temporary objects at all, like this (for memmove, you need the latest
ctypes release) (I assume that it is possible to get the address of a
numarray buffer in a similar way as is possible for a normal array
I'm not sure it will be able to work...
The closest thing to .buffer_info() for numarray-addressing seems to
Post by Thomas Heller
src = numarray.array(range(32), Float)
s = info(src)
class: <class 'numarray.numarraycore.NumArray'>
shape: (32,)
strides: (8,)
byteoffset: 0
bytestride: 8
itemsize: 8
aligned: 1
contiguous: 1
data: <memory at 00815880 with size:256 held by object 00815860 aliasing object
00000000>
byteorder: little
byteswap: 0
type: Float64
Post by Thomas Heller
src._byteoffset
0
What a pity. (You could try to parse the <memory at 00815880> to get the
address).

Maybe you should ask to make sure that there's no way to copy between
objects implementing the buffer protocol with some Python function that
I do not know about?

If such a function doesn't exist, ctypes' memmove function should be
changed to accept objects implementing the buffer interface.

Thomas
Florian Schulze
2004-12-16 08:55:09 UTC
Permalink
Post by Ray Schumacher
Post by Thomas Heller
Should work, but builds a large temporary list. Best would be to avoid
temporary objects at all, like this (for memmove, you need the latest
ctypes release) (I assume that it is possible to get the address of a
numarray buffer in a similar way as is possible for a normal array
I'm not sure it will be able to work...
The closest thing to .buffer_info() for numarray-addressing seems to be
Try src._data (where src is a numarray.ArrayType, I don't know about
Numeric, but it should be similar), it's a Memory object which should be
able to function as a buffer.

Regards,
Florian Schulze
Florian Schulze
2004-12-16 09:24:34 UTC
Permalink
On Thu, 16 Dec 2004 09:55:09 +0100, Florian Schulze
Post by Florian Schulze
Post by Ray Schumacher
Post by Thomas Heller
Should work, but builds a large temporary list. Best would be to avoid
temporary objects at all, like this (for memmove, you need the latest
ctypes release) (I assume that it is possible to get the address of a
numarray buffer in a similar way as is possible for a normal array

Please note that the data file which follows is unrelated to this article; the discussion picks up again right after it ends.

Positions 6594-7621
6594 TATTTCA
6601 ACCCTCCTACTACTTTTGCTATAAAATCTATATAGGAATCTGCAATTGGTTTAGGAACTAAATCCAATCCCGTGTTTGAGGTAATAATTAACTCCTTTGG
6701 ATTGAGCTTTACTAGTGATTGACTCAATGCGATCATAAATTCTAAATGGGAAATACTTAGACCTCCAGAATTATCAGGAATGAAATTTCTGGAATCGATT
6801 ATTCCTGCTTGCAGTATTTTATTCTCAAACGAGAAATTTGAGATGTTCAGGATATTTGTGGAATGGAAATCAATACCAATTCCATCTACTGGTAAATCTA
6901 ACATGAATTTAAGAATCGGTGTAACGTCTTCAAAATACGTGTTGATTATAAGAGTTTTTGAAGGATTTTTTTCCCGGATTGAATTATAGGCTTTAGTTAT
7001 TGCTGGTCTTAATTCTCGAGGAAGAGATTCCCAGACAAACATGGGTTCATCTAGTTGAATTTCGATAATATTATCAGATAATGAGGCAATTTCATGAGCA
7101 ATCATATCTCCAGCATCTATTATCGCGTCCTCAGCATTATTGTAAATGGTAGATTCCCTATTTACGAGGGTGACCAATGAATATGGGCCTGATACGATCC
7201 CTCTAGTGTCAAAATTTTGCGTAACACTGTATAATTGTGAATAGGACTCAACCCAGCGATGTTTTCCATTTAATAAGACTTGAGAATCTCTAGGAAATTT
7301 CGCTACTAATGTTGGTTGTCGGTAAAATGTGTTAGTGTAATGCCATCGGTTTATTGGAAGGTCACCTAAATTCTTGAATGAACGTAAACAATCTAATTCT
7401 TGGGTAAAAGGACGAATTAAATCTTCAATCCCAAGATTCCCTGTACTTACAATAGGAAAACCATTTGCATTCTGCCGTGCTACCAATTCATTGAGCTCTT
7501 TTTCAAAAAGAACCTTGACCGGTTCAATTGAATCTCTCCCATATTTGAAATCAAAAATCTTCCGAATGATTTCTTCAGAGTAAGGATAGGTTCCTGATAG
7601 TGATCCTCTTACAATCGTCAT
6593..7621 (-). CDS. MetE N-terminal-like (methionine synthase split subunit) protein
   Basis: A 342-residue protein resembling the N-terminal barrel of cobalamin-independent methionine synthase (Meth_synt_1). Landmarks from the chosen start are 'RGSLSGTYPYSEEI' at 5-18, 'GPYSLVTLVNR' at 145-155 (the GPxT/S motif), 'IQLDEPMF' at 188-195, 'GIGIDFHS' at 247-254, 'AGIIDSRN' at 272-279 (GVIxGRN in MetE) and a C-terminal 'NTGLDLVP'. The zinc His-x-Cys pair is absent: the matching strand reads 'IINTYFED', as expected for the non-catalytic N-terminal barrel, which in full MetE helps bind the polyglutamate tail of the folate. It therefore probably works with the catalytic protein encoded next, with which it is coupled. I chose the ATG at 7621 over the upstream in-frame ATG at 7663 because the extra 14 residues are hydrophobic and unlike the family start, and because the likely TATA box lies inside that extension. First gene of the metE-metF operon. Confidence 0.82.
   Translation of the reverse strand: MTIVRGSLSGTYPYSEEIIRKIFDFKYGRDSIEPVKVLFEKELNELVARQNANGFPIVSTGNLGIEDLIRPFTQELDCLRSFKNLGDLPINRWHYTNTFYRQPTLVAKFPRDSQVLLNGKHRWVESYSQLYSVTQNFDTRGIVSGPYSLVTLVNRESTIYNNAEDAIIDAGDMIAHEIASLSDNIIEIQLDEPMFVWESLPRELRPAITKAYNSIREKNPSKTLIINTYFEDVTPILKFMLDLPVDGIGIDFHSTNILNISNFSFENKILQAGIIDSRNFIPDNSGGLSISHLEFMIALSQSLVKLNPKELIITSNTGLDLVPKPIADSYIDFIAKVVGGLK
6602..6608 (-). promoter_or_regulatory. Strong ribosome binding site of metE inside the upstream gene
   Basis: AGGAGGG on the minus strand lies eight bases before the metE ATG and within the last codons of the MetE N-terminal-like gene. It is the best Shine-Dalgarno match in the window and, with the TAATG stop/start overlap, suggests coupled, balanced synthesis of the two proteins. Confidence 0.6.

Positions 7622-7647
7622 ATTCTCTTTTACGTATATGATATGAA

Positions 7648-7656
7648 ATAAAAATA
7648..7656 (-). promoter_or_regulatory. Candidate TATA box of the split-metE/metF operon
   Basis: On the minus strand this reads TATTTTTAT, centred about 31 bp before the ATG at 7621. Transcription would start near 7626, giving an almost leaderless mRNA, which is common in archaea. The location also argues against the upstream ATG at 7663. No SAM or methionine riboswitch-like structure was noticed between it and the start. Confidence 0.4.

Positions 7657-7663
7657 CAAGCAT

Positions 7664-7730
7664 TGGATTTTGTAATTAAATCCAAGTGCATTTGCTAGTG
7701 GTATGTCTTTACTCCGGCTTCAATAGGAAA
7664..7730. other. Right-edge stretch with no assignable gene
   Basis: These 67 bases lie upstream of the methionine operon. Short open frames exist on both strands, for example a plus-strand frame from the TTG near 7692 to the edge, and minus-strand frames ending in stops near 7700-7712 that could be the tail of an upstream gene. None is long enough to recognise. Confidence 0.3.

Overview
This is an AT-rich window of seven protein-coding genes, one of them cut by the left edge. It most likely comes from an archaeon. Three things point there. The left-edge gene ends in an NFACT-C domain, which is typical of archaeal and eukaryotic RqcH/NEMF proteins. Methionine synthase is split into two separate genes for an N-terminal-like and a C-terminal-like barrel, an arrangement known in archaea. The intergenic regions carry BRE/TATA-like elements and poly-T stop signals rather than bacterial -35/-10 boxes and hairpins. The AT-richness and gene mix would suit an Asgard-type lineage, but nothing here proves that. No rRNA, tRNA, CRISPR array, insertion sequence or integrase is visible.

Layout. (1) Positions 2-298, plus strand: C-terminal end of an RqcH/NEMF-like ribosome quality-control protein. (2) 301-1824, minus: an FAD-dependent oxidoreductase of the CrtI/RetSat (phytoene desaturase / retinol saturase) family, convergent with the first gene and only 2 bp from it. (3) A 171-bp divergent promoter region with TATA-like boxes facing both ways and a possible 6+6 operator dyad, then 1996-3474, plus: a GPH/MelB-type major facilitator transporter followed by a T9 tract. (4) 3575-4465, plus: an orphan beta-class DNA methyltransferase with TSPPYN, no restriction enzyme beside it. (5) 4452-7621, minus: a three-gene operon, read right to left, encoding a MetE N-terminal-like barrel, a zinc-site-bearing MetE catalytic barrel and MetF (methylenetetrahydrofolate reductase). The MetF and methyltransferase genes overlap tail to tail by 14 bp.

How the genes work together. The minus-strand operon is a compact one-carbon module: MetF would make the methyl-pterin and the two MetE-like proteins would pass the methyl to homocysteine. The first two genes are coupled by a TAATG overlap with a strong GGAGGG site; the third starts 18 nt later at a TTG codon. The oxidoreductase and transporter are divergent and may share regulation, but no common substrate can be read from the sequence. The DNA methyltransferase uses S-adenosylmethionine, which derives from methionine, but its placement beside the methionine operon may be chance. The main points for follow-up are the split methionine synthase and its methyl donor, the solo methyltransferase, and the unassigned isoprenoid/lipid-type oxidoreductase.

I'm not sure it will be able to work...
The closest thing to .buffer_info() for numarray-addressing seems to be
Try src._data (where src is a numarray.ArrayType, I don't know about
Numeric, but it should be similar), it's a Memory object which should be
able to function as a buffer.
Regards,
Florian Schulze
I posted some experiments on the numeric list, Ray asked the same question
there and that forced me to try it out ;)

Regards,
Florian Schulze
RayS
2004-12-16 15:49:55 UTC
Permalink
Thanks Florian,

My preliminary assessment from trials yesterday (based only on a rough benchmark of idle time) is that
for i in range(2000): numArray[pntr+i] = buf[i]
is >10x slower than
numArray[pntr:pntr+2000] = map(None, buf)
which is 25% slower than using array.array() & memmove
memmove(array.buffer_info()[0]+pntr, buf)

I'll test the direct assignment today, as below, as subsequent operations on numarray should be faster than array. I don't recall why I didn't.

The numarray buffer interface is interesting, but I mainly need to do a (deep) copy out of the ctypes memory.
Since the main issue is that src (the ctypes obj) is being updated with 2KB A/D data @125x per second (250K samp./s), I need to get it out of the cytpes obj into storage as efficiently as possible. That storage must then work with slicing and FFT.

If the ctypes construct buf = (c_ulong * 2000)() supported slicing, I would just leave it there...

The small buffer_read thread I made has a time.sleep(.001) for when the A/D buffer is not ready, but even at .001s, it only gets hit once per cycle, if at all. It also seemed that sleep(.0001)==sleep(0); too bad.

Thanks,
Ray
I'm posting here to see if numarray has a method that could work like array.buffer_info(). numarray.info() returns a text output that can't be used like the array method is to memmove() between ctypes and Python arrays without parsing, apparently.
ctypes thread with Thomas Heller below. His main question: "Maybe you should ask to make sure that there's no way to copy between
objects implementing the buffer protocol with some Python function that
I do not know about?"
import ctypes
a = (ctypes.c_int * 5)()
a[0] = 1; a[1] = 2; a[2] = 3; a[3] = 4; a[4] = 5
list(a)
[1, 2, 3, 4, 5]
import numarray
buf = numarray.zeros(shape=20, type='i4')
buf
array([0, 0, 0, 0, 0, 0, 0, 0, 0, 0, 0, 0, 0, 0, 0, 0, 0, 0, 0, 0])
buf[2:7] = a
buf
array([0, 0, 1, 2, 3, 4, 5, 0, 0, 0, 0, 0, 0, 0, 0, 0, 0, 0, 0, 0])
temp = numarray.array(sequence=buffer(a), shape=5, type='i4')
temp
array([1, 2, 3, 4, 5])
temp._data
<read-only buffer for 0x00FA9230, ptr 0x00BFA668, size 20 at 0x010D6DA0>
buffer(a)
<read-only buffer for 0x00FA9230, ptr 0x00BFA668, size 20 at 0x00FAF600>
a[2] = 10
temp
array([ 1, 2, 10, 4, 5])
The first block just creates the ctypes data.
The second block uses slice assignment to copy the data from the ctypes array into the numarray.array.
The third block uses the buffer interface to create a numarray.array which points to the same memory location as the ctypes array.
The forth block illustrates that it's really the same memory.
You have to benchmark which one of the two solutions is the better one for you.
Regards,
Florian Schulze
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Numpy-discussion mailing list
https://lists.sourceforge.net/lists/listinfo/numpy-discussion
Thomas Heller
2004-12-16 16:10:10 UTC
Permalink
Post by RayS
Thanks Florian,
My preliminary assessment from trials yesterday (based only on a rough
benchmark of idle time) is that
for i in range(2000): numArray[pntr+i] = buf[i]
is >10x slower than
numArray[pntr:pntr+2000] = map(None, buf)